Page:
We operate a network where we have 'tons' of VM servers that are physically hosted on many many blade chassis. The thought behind the original design was to simply put them in one very large broadcast domain so there are no restrictions on where you move blades or VMs to. Need more IPs? Just allocate a new block and keep adding blades.

As we own our own IP space this lead to allocating a

  • /22
  • /20
  • /24
  • /24

All on one L2 segment. I understand this is against 'conventional' IT wisdom but besides the potential for a loop is this really "that bad" on modern network equipment? These VM servers are essentially just plugged into one of two switches that are daisy chained together.

Most of the traffic is unicast and besides ARP there isn't a lot of broadcast traffic. All the servers are connected w\ 10G links so a few Mbps of ARP seems to be nothing. We push around 60 Gbps of BW.

With that being said my network equipment consists of:

  • Juniper MX204 routers.
  • Cisco N9K-C93180YC-EX switches
  • Servers are standard HP Moonshots.

We tightly control the network so the potential for a misconfig taking down the entire stack is small. Do you think this could be causing performance issues or in the grand scheme of things is nothing?

  • Did any answer help you? If so, you should accept the answer so that the question doesn't keep popping up forever, looking for an answer. Alternatively, you can post and accept your own answer.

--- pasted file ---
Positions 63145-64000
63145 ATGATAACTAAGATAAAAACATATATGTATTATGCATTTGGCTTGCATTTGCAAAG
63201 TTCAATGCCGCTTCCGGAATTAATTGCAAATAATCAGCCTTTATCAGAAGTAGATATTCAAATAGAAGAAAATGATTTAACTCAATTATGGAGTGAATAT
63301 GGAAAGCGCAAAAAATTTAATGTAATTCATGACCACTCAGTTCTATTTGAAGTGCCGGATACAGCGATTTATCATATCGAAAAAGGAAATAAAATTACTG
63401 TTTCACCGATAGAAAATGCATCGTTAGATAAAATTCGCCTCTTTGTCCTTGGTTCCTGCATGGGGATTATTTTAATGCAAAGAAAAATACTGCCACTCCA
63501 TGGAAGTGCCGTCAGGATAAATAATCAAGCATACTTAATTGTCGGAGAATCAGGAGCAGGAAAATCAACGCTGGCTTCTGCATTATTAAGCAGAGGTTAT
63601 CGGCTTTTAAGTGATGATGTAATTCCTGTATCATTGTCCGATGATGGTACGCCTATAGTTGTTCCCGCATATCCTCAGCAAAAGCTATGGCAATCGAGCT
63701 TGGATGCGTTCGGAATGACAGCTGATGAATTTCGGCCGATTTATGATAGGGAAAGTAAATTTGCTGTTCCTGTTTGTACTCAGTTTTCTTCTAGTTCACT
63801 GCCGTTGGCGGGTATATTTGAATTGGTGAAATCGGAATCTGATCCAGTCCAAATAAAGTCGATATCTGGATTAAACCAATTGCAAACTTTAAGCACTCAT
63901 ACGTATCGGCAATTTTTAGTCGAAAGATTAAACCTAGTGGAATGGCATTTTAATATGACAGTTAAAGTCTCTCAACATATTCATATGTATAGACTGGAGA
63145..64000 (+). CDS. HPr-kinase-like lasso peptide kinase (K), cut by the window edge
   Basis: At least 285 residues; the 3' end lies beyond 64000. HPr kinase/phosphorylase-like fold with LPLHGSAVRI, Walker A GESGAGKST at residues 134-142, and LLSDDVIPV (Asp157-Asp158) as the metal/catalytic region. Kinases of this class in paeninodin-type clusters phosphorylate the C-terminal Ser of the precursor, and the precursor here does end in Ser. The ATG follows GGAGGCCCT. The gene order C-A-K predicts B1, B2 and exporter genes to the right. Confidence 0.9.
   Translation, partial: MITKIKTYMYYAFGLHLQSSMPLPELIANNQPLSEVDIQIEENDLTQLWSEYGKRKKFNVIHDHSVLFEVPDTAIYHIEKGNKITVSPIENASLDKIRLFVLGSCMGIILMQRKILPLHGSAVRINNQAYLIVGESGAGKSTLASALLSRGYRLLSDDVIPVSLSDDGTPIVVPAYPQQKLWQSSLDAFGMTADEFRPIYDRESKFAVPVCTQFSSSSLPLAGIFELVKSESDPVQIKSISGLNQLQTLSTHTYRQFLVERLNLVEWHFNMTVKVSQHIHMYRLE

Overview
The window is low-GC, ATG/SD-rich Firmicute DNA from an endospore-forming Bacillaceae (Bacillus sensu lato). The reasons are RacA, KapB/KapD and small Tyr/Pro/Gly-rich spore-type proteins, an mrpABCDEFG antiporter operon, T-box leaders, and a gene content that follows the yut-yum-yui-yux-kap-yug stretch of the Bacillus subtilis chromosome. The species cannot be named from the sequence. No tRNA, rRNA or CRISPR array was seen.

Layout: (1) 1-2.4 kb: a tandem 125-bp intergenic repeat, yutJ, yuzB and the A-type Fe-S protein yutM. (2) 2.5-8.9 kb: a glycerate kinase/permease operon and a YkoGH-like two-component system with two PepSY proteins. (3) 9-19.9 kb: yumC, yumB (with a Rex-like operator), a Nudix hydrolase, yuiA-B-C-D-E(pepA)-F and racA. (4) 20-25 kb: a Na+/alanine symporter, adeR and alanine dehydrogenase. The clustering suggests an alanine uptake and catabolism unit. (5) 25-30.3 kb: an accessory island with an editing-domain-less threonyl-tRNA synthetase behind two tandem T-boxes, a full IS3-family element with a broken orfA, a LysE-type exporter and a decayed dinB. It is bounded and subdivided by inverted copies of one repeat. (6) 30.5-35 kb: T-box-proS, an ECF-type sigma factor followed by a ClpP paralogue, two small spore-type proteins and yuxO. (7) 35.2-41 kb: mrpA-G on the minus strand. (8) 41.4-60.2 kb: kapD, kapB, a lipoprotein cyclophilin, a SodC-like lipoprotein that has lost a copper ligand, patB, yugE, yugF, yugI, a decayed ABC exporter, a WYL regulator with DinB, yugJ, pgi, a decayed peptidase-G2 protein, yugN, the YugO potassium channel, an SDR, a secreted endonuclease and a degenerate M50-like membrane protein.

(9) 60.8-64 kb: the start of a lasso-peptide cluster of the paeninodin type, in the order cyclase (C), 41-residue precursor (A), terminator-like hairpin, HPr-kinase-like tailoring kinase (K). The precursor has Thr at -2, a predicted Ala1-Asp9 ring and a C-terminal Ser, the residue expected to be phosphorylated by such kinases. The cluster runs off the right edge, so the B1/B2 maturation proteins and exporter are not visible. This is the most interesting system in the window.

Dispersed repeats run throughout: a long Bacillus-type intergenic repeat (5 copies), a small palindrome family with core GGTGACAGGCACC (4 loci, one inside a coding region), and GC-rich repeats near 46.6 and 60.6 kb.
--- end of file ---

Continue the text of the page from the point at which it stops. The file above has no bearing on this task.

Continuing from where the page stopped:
– Ron Maupin
    Commented Dec 17, 2020 at 21:12

1 Answer 1


Can modern network equipment handle very large broadcast domains?

Your switches won't have any problem, but that's not why you should be concerned. Broadcasts affect hosts, since the host CPU has to examine every broadcast packet to see if it's important. Also, vSwitches aren't as efficient as dedicated hardware.

Traffic between subnets has to flow in and out of the same router interface. That potentially is a bottleneck.

The lack of VLANs will also increase your security vulnerabilities

Do you think this could be causing performance issues?

Probably not, but I'm more concerned that you have to ask that question, since it tells me you're not monitoring your network very well.

  • Most of the traffic is DIA so there's no inter-subnet traffic. As far as the hosts are concerned do you think that a modern linux server with a modern Xenon CPU (don't know exact specs), and like 48 GB or RAM. To be fair it's only a few Mbps of ARP. I havn't seen any issues yet with those vSwitches on the blade chassis. Commented Sep 11, 2020 at 14:36
  • I'm not really a server guy. You might ask about this on Server Fault.
    – Ron Trunk
    Commented Sep 11, 2020 at 14:50

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